Warren Buffett’s annual letter to shareholders will hit in a few days.
“The Letter” gets released every year on the last Saturday before March.
Today, I’d like to prepare you for what’s coming.
For the first time ever, Buffett will address the performance of Precision Castparts Corp. (PCC)
This is a really big deal.
Berkshire Hathaway acquired PCC for a whopping $32 billion in cash.
Prior to the PCC purchase, Buffett referred to his core business as the “Powerhouse Five,” which is comprised of…
- BNSF, a railroad
- Berkshire Hathaway Energy
- Marmon, an industrial and heavy machinery company
- Lubrizol, a specialty chemicals company
- IMC, a metalworking giant.
Together, the “Powerhouse Five” represent Berkshire Hathaway’s five most profitable noninsurance businesses, earning $13.1 billion last year.
But next Saturday when Buffett’s letter hits, PCC will officially make it the “Powerhouse Six.”
Put simply, PCC is Buffett’s strategic investment into the aerospace industry.
PCC makes structural investment castings, forged components and airfoil castings for aircraft engines and industrial gas turbines.
Its customers include blue chips like Airbus and Boeing. The company’s website claims that “with few exceptions, every aircraft in the sky flies with parts made by PCC.”
If Buffett reports bullish news on PCC, expect all stocks in the aerospace industry to get a boost.
However, there is reason for concern here.
In inflationary environments, capital-intensive companies, like Buffett’s “Powerhouse Six,” will not perform well.
Click below for the details.
Ahead of the tape,
Investment Director, Wall Street Daily
Question: Martin, the consumer price index numbers just hit and I thought it would be prudent to understand exactly what the latest data are trying to tell us. Get us up to speed on what’s happening.
Martin Hutchinson: Yes, absolutely. The consumer price index came in pretty strong. It was up 0.6% in January, and the core consumer price index, excluding food and energy, was up 0.3%. If you look at the 12-month figure, January on January last year, the CPI is up 2.5%. And the core is up 2.3%, and those were above the 2% Fed target.
Question: What about Janet Yellen, Martin, and her promise of higher interest rates. How does that factor in?
Martin Hutchinson: I don’t think she’s gotten there yet. We’ve had easy money for a decade. For example, the M2 money supply was up 6.6% in the year to Jan. 30. Basically, money supply is real growth plus inflation, so if you subtract the fourth-quarter GDP, which is up 1.9% from the previous year, from that 6.6% you’d expect 4.7% inflation, and we haven’t got that. But that suggests that there is some inflation hiding there in the weeds waiting to bite us. Yellen has said she wants higher interest rates, but she said that last year too. She said she was going to raise them four times. And in fact, she only raised them once, in December. Even now she wants three rate rises this year, but from her testimony before Congress this week, she seems to be thinking of the first not till June, which is pretty back-loaded.
If you look at the Taylor rule, which was invented by economist John Taylor, who was at the Fed in the 1990s — that’s a sort of middle-of-the-road rule for looking at where the federal funds rate should be. And under that, the federal funds rate with unemployment relatively low at 4.8% should be at 3% or 4% today, not at a 0.5–0.75%. And that’s because the economy is close to capacity, and under a normal system interest rates should be much higher than they are.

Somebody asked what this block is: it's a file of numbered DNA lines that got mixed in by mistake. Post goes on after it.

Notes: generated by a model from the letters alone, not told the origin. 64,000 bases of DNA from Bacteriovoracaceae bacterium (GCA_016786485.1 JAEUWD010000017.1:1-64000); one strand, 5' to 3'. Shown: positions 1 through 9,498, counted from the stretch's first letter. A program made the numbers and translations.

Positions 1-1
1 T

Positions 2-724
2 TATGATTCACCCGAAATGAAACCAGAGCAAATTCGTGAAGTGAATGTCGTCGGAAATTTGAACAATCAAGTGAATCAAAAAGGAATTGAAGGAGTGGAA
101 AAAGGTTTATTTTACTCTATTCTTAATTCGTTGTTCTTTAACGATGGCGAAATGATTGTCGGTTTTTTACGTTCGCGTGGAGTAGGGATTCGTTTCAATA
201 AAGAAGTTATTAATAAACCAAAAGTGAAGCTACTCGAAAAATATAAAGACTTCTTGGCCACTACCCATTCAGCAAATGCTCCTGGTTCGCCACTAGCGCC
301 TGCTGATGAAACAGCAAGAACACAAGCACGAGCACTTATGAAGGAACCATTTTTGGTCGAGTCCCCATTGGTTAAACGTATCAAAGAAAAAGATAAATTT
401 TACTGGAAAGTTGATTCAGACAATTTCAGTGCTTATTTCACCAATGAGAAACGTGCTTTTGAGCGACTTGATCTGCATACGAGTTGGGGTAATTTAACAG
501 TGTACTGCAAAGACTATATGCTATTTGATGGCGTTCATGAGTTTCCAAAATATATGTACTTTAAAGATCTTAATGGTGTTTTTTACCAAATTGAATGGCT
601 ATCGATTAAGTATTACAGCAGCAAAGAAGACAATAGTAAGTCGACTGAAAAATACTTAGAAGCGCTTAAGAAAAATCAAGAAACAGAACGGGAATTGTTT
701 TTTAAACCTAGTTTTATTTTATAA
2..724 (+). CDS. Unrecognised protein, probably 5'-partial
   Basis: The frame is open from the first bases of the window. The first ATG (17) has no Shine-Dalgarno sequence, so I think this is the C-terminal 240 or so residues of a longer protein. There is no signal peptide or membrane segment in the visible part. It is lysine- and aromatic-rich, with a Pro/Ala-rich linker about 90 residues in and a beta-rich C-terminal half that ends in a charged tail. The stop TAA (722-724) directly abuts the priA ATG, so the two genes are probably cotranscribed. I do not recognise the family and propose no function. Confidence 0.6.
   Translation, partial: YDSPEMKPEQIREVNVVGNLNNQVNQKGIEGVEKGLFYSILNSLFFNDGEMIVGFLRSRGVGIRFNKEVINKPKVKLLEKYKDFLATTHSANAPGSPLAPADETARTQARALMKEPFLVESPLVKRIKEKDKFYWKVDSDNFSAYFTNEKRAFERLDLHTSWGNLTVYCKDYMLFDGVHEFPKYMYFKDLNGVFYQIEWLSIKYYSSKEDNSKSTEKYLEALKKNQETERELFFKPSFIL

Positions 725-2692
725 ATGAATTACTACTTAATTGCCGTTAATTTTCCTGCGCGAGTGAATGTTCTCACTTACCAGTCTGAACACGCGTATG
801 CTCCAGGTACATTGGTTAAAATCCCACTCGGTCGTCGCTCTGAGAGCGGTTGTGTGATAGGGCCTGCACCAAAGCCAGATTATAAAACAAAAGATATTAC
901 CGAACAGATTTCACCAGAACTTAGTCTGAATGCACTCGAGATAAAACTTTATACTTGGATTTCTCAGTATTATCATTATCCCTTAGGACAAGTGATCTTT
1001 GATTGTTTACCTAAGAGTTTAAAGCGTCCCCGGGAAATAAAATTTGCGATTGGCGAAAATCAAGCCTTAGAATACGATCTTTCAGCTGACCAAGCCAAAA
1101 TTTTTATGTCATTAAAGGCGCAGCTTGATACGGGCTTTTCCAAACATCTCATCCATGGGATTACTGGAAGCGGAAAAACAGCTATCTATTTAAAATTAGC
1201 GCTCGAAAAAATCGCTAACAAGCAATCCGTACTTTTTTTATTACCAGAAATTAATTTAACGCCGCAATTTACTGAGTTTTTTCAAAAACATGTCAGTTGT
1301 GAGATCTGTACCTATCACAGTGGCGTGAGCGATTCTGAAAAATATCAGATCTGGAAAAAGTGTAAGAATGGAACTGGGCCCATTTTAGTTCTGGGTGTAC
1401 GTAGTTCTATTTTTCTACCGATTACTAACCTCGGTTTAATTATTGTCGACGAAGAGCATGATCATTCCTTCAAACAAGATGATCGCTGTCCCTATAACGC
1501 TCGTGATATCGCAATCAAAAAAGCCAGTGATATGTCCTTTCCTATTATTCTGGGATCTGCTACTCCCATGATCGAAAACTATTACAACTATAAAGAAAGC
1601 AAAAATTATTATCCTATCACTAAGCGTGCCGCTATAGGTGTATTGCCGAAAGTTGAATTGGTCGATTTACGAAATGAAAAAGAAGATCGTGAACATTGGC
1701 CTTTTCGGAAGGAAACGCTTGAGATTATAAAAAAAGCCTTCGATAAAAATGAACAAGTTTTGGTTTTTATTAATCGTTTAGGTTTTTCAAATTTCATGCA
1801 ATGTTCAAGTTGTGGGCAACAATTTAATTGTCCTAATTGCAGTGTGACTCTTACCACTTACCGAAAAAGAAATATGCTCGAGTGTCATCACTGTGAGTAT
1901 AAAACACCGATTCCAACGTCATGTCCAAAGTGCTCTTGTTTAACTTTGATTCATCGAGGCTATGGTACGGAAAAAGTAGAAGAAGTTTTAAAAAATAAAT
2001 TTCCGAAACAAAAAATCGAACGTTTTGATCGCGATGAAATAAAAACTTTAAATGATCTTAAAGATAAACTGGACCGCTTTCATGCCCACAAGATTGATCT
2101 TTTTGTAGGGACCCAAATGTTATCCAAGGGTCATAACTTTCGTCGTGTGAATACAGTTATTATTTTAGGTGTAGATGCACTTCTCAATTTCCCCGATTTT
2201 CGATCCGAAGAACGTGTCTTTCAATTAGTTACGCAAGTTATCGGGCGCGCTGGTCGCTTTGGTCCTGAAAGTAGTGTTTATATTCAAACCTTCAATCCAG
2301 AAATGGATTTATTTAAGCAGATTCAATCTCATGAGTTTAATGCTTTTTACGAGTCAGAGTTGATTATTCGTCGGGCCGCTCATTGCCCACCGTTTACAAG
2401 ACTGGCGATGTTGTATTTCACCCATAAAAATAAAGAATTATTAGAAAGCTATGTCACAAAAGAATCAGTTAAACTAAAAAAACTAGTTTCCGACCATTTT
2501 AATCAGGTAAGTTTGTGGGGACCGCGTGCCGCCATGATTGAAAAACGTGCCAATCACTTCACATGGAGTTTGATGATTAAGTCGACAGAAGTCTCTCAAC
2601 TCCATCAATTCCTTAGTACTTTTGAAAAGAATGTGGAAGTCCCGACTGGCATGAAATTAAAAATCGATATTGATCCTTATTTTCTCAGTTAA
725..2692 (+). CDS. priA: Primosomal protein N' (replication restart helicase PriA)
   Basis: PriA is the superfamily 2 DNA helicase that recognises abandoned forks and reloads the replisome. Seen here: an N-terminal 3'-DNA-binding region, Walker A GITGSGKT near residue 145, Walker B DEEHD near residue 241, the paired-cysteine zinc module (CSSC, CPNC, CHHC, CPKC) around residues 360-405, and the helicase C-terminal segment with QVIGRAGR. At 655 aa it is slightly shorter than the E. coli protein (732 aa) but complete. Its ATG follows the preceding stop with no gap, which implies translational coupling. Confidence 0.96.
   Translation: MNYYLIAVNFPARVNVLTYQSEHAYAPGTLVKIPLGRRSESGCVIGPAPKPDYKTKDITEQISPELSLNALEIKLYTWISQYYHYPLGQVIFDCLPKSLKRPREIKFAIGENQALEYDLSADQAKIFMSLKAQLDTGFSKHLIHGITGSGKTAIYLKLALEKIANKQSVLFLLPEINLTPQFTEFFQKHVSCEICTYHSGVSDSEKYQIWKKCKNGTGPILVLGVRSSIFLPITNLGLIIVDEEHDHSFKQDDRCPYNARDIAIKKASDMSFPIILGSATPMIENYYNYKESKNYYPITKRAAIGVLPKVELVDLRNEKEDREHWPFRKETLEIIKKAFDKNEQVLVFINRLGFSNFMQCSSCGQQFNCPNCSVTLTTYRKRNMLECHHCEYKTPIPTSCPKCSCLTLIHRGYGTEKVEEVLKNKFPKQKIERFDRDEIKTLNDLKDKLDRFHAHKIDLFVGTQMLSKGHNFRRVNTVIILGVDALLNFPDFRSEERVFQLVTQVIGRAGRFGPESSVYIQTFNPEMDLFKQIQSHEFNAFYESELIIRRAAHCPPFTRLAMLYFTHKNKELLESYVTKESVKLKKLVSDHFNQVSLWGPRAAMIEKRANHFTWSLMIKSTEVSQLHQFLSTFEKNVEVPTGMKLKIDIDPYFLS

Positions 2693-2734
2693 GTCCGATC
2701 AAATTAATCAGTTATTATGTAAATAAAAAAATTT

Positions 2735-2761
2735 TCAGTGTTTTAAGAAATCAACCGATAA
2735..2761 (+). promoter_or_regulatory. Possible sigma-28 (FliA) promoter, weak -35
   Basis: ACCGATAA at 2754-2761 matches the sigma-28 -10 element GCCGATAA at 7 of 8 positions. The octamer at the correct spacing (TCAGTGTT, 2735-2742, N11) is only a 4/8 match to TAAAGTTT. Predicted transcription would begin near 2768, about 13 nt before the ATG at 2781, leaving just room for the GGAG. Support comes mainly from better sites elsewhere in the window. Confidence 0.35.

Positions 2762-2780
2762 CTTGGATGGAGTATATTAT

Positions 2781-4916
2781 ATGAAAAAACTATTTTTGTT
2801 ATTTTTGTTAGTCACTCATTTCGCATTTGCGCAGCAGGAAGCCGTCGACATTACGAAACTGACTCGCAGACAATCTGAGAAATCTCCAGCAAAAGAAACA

Question: Hutchinson, please help me understand the spread between where the Taylor rule suggests where the fed funds rate should be and where it actually is.
Martin Hutchinson: Basically, if the federal funds rate is well below the Taylor rule rate, that suggests that the interest rates are well below their natural level, and so you’d expect higher inflation. Now we’ve had eight years of very suppressed growth, partly because of heavy regulation, but President Trump’s come in saying he’s going to rev up the economy. He’s going to deregulate, and he’s going to do a burst of infrastructure spending. He’s essentially taking off brakes that have been there for eight years. Unless interest rates go up pretty quickly, I think we can get inflation at the 4% or 5% level pretty quickly, by the end of the year perhaps, and it could go much higher. Because Janet Yellen will find it tough to raise interest rates because of all the quantitative-easing money on bank balance sheets. There’s $2 trillion of excess reserves that are all sitting there waiting to be lent and spark higher inflation.
Question: Bottom-line it for me, Hutch. Inflation needs to be something our readers account for in their portfolios, right? And if so, how do they do it?
Martin Hutchinson: I think the best broad way to fight inflation is through a gold miners ETF — the VanEck Vectors Gold Miners ETF. This is only halfway between its annual low and its annual high, so it’s pretty conservatively priced. It’s an $11.2 billion fund with only a 0.52 expense ratio, so it’s a good deal. And the reason you buy the gold miners is that they’re better leverage than holding gold directly, because their mining costs are only about $300 below the gold price all in, about $800 or $900, compared with the gold price of $1,200. So if gold rises 20%, to $1,500, then mining profits will double and you’ll expect miners share prices, GDX, to double as well. And that’s an exciting way of getting something back from all the ravages of inflation.
Question: Thanks for your time today, Martin.
Martin Hutchinson: Great to be with you.
Question: This is Wall Street Daily signing off.
Senior Analyst, Wall Street Daily